HISTORIC BOCA GRANDE
FISHING VILLAGE TURNED RESORT
For more information on Boca Grande - visit: BOCA GRANDE CHAMBER OF COMMERCE; ; THE BOCA BEACON; and THE BOCA GRANDE HISTORICAL SOCIETY
BOCA GRANDE, on the dual county island at the mouth of Charlotte Harbor,
is best known as America's
tarpon fishing center. Other than a small phosphate export port, Gasparilla Island was famous for its fishing plutocrats until
the construction of a private toll bridge by Robert Baynard
in 1955 and the discovery of the isolated island's charms by successful Tampa Bay
area professionals who could build expensive beach villas a few hours from
WHERE TO START: Start in front of the island's pride, at the corner
of Fifth Street and Palm Avenue, the: (1) GASPARILLA INN (1912),
a large pale yellow frame Victorian hotel with a Classical portico and a colony
of cottages and rooms built around the golf course.
An Arcadia phosphate executive Peter Bradley allied
with James F. Gifford, President of the Charlotte Harbor
and Northern Railroad, to build the luxury winter resort. It's
hotel registrar may read like a "Who's Who", but you won't get to
read it for low key privacy is the rule here.
DRIVE EAST ON FIFTH AVENUE along the golf course toward Boca Grande Bayou.
TURN RIGHT ON BAYOU AVENUE toward HARBOR DRIVE and the yacht basins. There's
charter boat centers and places to stop for lunch. In tarpon season there will
be fishermen from around the world. In the peak of the winter Katherine Hepburn
could be eating with some retired school teachers.
past the (3)
COMMUNITY HOUSE and the (4) COMMUNITY CENTER. PASS PARK AVENUE and TURN RIGHT ON GILCHRIST.
THEN, if your car fits, TURN RIGHT ONTO (5) BANYAN STREET, an
amazing gnarl of shady banyan trees planted on both sides by Peter Bradley.
TURN LEFT ON PARK AVENUE. On your right is the interesting: (6) OUR LADY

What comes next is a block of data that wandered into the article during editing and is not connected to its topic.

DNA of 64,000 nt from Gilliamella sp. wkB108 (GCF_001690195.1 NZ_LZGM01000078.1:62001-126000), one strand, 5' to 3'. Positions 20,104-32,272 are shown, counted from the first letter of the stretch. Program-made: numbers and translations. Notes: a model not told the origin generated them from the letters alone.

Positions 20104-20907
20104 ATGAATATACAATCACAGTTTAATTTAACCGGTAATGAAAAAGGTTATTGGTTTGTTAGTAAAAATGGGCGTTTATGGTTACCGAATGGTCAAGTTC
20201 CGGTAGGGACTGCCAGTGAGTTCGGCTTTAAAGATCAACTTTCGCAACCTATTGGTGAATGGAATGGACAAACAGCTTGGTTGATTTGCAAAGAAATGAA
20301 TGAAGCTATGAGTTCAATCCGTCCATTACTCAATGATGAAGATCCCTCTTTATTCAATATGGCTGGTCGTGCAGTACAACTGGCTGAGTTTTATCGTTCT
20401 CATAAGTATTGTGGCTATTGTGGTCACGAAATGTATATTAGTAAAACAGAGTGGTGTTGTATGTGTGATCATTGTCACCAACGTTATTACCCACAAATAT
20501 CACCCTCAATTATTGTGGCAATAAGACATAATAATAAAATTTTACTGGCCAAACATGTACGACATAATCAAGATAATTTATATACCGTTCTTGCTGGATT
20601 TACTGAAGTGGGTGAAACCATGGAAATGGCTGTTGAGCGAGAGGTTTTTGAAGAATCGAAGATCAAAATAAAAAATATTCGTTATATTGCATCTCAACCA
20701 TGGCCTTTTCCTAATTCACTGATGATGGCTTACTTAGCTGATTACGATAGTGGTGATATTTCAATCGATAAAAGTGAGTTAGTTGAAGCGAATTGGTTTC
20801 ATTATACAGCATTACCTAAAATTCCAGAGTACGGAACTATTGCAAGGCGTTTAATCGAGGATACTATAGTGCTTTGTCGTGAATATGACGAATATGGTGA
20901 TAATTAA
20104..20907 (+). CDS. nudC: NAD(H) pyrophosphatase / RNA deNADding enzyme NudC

OF MERCY MISSION CHAPEL, a replica of
a Spanish style mission with brick floors, but featuring a circular entrance
way. You should stop to go inside to admire the fine woodsmanship
and the real Madonna Icon of Russian design.
CHURCH, BANYAN STREET
GO TO THIRD STREET.
On the corner to your right is the (7) BOCA GRANDE THEATER
(1924), now used as a restaurant and sometimes showplace. If you enter you'll see
an unusual open atrium, an odd theatrical design.
A few doors down is the (8) CHAMBER OF
COMMERCE. At the end of the block on your right is the POST OFFICE. On
your left is (9) FUGUTES (1916), the town's mini-everything store
founded by Jerome Fugate Sr., and visited by everyone sooner or later.
Across Fourth on the right is the famous (10)
BOCA GRANDE RAILROAD DEPOT (1910), an impressive two story structure
which now houses antique and gift stores and an ice cream parlor/restaurant.
The brick structure with the arcaded loggia was the last depot for the
Charlotte Harbor & Northern Railway.
TURN LEFT ON FOURTH AND LEFT ON GILCHRIST AVENUE, the route to the southern tip of Gasparilla Island. On your left is the (11) ST.
ANDREWS EPISCOPAL CHURCH, a country-style church. Go inside to view the
round stained glass window over the alter and notice
the communion rail kneelers in needlepoint.
At the end of the block is the (12) UNITED
METHODIST CHURCH with a plaque to Mary Frances Thompson. A HALF MILE
DOWN Gilchrist you'll see the (13) COAST GUARD LIGHTHOUSE (1927),
a narrow electric beacon designed to replace the notable antique. at the island tip. Across the street was the site of the
BOCA GRANDE HOTEL (1930), a three story, 200 room resort
by Italian immigrant Joseph Spadara. Hurricane Donna
destroyed it in 1960.
CONTINUE DOWN TO THE SOUTHERN BEACH to the 13 acre Gasparilla Island State Park.
You'll have to walk down the beach to the beautiful (14) GASPARILLA
ISLAND LIGHTHOUSE (1890) and its matching keeper's house. By the
parking lot is a little seaman's CHAPEL
popular for waterside weddings. This is
my favorite lighthouse in Florida, not just
because it was near where I lived in Englewood,
but because there is a museum inside and it has two neat structures. A 145-mph hurricane went across the island
and sucked goods out of the gift shop, but did not hurt the structures.
SHELL COLLECTORS SPECIAL:
STOP BY THE JOHANN FUST LIBRARY
(1949) on Gasparilla on 9th Street to see the shell collection
donated by winter resident Henry Francis DuPont. Another interesting spot is JOURNEY'S
END (1914), on the Gulf at 18th
Street, a complex of four two story cottages built
of virgin pine from Arcadia.